When Caution Pays Off

It’s been a busy first quarter and I wanted to take a moment to share what’s been going on.

A large part of my professional time has been devoted to wrapping up and rolling out a major upgrade to The Venture Platform. At the beginning of 2017, my Lead Technical Developer and I determined to take the potential loss of net neutrality seriously and initiate a strategic planning process with the goal of figuring out how best to prepare.

Adaptistration People 053At that time, the loss of net neutrality was a threat but not a certainty. Although I would certainly prefer to have been unnecessarily cautious, it turns out the decision to take proactive measures in order to protect our user’s interests was warranted.

At the end of the strategic planning process, we determined that the best way to help offset potential slowdowns was to invest in infrastructure upgrades to our core platform code.

In English, that means making the code even more awesome in order to improve user’s page load speed performance to a point where any potential post net neutrality slowdowns would be marginalized.

We’re at the end of the rollout process and some users have been running the new platform for nearly a month and without exception, the page load speed improvements have exceeded our expectations.

On average, our users are experiencing a 30 percent decrease in page load speeds. That’s over and above what were already excellent page load speeds to begin with.

Ideally, nonprofits won’t see any slow downs exceeding that amount but in the end, every little bit of improvement helps.


To be frank, the FCC’s decision to gut net neutrality is a real sucker punch to nonprofits and small businesses. For example, nowhere in the FCC’s proposed regulations are recommendations to protect nonprofit organizations by excluding them from slowdown or upcharge fee policies.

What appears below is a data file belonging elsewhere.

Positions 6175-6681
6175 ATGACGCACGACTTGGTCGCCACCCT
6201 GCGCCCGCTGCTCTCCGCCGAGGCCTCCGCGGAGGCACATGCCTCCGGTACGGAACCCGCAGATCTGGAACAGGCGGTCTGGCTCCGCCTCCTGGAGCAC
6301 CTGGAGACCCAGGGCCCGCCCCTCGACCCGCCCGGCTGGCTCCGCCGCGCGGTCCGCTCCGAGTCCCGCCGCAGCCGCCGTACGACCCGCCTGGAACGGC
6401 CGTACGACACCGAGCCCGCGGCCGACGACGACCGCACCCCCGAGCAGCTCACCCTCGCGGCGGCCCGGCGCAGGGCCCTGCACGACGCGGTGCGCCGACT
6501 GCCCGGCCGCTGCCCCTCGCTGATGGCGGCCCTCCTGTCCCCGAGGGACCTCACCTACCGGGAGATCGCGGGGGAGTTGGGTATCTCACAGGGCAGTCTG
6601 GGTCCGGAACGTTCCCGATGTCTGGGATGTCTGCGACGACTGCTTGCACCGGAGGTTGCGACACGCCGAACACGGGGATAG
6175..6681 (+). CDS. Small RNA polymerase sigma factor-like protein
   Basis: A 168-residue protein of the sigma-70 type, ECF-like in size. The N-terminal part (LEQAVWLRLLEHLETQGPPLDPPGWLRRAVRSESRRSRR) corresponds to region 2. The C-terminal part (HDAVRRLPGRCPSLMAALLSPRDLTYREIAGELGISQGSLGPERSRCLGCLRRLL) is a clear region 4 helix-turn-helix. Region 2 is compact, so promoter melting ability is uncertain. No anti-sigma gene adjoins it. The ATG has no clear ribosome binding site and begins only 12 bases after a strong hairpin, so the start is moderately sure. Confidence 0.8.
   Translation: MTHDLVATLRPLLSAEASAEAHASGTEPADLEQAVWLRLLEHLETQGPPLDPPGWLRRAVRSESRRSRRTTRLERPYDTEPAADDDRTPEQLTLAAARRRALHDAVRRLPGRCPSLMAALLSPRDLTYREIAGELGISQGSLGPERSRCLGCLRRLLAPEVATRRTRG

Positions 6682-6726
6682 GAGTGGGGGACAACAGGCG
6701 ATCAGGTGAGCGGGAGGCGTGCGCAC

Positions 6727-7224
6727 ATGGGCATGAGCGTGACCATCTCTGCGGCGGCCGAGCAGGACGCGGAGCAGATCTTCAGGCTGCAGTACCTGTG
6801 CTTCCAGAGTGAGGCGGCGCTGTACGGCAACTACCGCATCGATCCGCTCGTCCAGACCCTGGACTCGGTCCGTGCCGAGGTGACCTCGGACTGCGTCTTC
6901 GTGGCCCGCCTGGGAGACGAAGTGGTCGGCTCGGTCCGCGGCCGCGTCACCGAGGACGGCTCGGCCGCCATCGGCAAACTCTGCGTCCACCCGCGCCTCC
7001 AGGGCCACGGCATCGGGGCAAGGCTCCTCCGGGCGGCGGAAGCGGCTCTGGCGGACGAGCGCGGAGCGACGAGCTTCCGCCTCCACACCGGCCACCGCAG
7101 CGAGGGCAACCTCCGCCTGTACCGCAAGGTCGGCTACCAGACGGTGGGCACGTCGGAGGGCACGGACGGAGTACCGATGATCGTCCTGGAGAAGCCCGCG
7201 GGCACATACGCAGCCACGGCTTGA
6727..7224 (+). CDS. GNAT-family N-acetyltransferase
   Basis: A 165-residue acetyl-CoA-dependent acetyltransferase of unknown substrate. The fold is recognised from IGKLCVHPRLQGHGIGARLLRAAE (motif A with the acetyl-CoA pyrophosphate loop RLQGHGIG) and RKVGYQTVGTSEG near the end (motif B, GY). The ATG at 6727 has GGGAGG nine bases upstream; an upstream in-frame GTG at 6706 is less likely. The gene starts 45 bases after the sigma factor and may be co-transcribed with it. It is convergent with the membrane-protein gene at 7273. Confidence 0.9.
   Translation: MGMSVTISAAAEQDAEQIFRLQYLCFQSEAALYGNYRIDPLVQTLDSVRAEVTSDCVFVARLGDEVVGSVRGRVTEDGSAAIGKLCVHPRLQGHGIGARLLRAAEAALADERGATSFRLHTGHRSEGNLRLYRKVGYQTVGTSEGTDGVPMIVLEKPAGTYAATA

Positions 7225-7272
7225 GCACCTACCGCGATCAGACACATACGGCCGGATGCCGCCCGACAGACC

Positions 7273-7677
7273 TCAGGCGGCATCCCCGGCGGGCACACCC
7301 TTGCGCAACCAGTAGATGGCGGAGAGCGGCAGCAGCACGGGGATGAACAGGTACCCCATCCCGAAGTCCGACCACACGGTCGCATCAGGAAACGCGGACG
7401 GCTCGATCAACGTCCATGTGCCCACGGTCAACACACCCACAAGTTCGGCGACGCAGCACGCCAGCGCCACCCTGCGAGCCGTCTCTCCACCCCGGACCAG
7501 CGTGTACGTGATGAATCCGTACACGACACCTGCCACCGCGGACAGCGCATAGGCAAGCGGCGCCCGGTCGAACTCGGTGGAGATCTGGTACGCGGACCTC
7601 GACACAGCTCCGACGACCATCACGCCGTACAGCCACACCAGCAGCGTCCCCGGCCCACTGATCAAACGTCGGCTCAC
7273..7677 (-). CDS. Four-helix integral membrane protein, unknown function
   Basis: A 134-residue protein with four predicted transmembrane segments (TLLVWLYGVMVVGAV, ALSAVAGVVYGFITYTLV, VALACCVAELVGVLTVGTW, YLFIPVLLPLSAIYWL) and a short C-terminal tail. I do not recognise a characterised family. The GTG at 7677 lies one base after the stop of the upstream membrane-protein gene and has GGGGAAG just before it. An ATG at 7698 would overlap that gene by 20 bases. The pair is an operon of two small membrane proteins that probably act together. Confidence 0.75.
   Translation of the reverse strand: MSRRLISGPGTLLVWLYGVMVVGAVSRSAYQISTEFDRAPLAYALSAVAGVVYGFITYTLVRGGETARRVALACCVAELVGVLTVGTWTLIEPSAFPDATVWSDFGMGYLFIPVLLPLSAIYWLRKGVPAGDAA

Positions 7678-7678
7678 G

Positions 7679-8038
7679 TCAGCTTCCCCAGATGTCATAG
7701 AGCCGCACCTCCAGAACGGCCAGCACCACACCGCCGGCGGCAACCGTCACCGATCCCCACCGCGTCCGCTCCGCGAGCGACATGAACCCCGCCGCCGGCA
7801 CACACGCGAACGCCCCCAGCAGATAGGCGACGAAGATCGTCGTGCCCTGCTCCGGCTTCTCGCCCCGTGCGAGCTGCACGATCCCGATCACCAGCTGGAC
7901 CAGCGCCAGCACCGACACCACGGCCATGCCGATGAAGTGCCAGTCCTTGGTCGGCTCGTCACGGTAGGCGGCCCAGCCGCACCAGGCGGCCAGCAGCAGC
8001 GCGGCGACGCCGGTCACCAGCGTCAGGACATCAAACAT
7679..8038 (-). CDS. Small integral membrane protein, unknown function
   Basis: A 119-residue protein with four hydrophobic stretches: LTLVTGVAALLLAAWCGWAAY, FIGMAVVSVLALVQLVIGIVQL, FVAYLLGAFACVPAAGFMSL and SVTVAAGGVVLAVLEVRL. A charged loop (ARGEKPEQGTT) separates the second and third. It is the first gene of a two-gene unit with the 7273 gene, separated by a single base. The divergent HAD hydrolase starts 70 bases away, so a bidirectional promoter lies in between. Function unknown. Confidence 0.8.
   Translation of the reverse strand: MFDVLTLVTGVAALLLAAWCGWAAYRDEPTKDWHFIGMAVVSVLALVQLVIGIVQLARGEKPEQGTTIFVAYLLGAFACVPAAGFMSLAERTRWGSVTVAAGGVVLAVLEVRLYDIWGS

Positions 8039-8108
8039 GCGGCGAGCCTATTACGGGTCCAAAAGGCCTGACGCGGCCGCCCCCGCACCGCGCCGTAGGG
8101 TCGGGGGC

As a technology provider that specializes in nonprofit performing arts organizations, I found the decision to repeal net neutrality infuriating on both a personal and professional level.

To add insult to injury, I’ve come across more than a few colleagues (and competitors) who see the net neutrality repeal as nothing more than a new revenue stream via charging clients to implement the very improvements we’ve been preparing for over the past year at Venture.

That predatory attitude is just as infuriating as the decision to end net neutrality.

Although the investment was substantial, it’s been enormously satisfying to help nonprofits get ahead of the curve instead of getting beat up then try to catch up by going slower.

To that end, I would be remiss if I did not encourage Adaptistration readers to contact each of your other online providers; i.e. box office, CRM, payment gateways, email marketing, and any other web-based service.

Ask them about their plans, timelines, and whether they plan on passing those costs along to you.

After all, forewarned is forearmed.

And if you don’t feel your web provider is adequately preparing for a post net neutrality environment, perhaps it’s time to consider using a new provider. If so, stop by Venture’s website or reach out with questions. #ShamelessPlug

About Drew McManus

"I hear that every time you show up to work with an orchestra, people get fired." Those were the first words out of an executive's mouth after her board chair introduced us. That executive is now a dear colleague and friend but the day that consulting contract began with her orchestra, she was convinced I was a hatchet-man brought in by the board to clean house.

I understand where the trepidation comes from as a great deal of my consulting and technology provider work for arts organizations involves due diligence, separating fact from fiction, interpreting spin, as well as performance review and oversight. So yes, sometimes that work results in one or two individuals "aggressively embracing career change" but far more often than not, it reinforces and clarifies exactly what works and why.

In short, it doesn't matter if you know where all the bodies are buried if you can't keep your own clients out of the ground, and I'm fortunate enough to say that for more than 15 years, I've done exactly that for groups of all budget size from Qatar to Kathmandu.

For fun, I write a daily blog about the orchestra business, provide a platform for arts insiders to speak their mind, keep track of what people in this business get paid, help write a satirical cartoon about orchestra life, hack the arts, and love a good coffee drink.

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